Home Dentistry Articles Water Fluoridation
Water fluoridation is the act of adding fluoride
ions to water in order to reduce tooth decay in the general
population. Many North American municipalities fluoridate their
water supplies, citing effectiveness in reducing tooth decay,
safety of fluoridation, and the low cost to do so.
The American Dental Association (ADA), World
Health Organization (WHO), and some other health organizations
recommend fluoridation of municipal water supplies to a level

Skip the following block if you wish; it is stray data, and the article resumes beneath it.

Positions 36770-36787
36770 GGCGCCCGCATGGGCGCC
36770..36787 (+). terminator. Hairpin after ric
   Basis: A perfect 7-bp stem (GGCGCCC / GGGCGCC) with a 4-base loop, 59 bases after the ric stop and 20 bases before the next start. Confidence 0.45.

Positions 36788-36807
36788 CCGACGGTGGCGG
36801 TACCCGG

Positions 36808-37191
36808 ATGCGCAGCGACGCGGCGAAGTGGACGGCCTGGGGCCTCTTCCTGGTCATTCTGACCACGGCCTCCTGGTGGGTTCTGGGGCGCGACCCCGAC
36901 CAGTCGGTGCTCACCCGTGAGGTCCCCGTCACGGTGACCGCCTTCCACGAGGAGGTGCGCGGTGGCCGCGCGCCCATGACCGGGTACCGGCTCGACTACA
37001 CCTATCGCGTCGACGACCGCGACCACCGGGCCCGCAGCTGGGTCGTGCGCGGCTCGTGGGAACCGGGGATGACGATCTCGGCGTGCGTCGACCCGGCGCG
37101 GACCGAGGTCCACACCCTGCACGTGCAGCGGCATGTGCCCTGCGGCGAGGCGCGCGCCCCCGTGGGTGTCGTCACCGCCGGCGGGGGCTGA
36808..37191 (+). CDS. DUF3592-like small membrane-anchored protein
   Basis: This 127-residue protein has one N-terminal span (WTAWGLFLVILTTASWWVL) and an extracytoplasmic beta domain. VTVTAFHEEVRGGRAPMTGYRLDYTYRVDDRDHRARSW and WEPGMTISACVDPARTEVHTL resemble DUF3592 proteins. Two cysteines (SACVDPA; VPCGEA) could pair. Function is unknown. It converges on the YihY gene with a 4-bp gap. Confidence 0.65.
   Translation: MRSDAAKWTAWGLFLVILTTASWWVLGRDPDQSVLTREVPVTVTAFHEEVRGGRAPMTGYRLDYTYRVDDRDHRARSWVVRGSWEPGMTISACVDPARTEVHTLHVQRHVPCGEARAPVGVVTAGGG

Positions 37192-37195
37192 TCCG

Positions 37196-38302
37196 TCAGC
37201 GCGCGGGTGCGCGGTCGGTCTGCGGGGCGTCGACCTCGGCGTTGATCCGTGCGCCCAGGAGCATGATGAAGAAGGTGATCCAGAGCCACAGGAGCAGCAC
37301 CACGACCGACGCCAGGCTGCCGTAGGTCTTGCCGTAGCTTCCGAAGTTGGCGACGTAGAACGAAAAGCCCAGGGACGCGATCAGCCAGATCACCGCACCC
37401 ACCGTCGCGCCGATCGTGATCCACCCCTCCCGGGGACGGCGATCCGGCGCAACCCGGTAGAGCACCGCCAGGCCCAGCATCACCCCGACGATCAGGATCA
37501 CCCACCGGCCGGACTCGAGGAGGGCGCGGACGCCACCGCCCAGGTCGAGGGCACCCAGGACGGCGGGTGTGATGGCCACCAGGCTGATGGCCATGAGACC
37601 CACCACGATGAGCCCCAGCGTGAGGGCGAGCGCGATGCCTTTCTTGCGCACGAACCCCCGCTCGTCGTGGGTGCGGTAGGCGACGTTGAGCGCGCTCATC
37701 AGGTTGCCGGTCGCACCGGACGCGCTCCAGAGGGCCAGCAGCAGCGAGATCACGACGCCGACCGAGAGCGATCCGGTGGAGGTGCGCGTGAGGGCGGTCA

between 0.7 and 1.2 ppm. On the other hand, governments in some
parts of the world have banned fluoridation, and a controversy
exists over its benefits and dangers.
Where used in very low concentrations (on the
order of parts per million), fluorides are used in human health
applications; specifically, fluorides such as sodium fluoride
(NaF), sodium fluorophosphate (SMFP), tin(II) fluoride (SnF2),
and amine fluoride are common ingredients in toothpaste. Many
dentists also give their patients semiannual fluoride treatments
if they do not have a fluoridated water supply.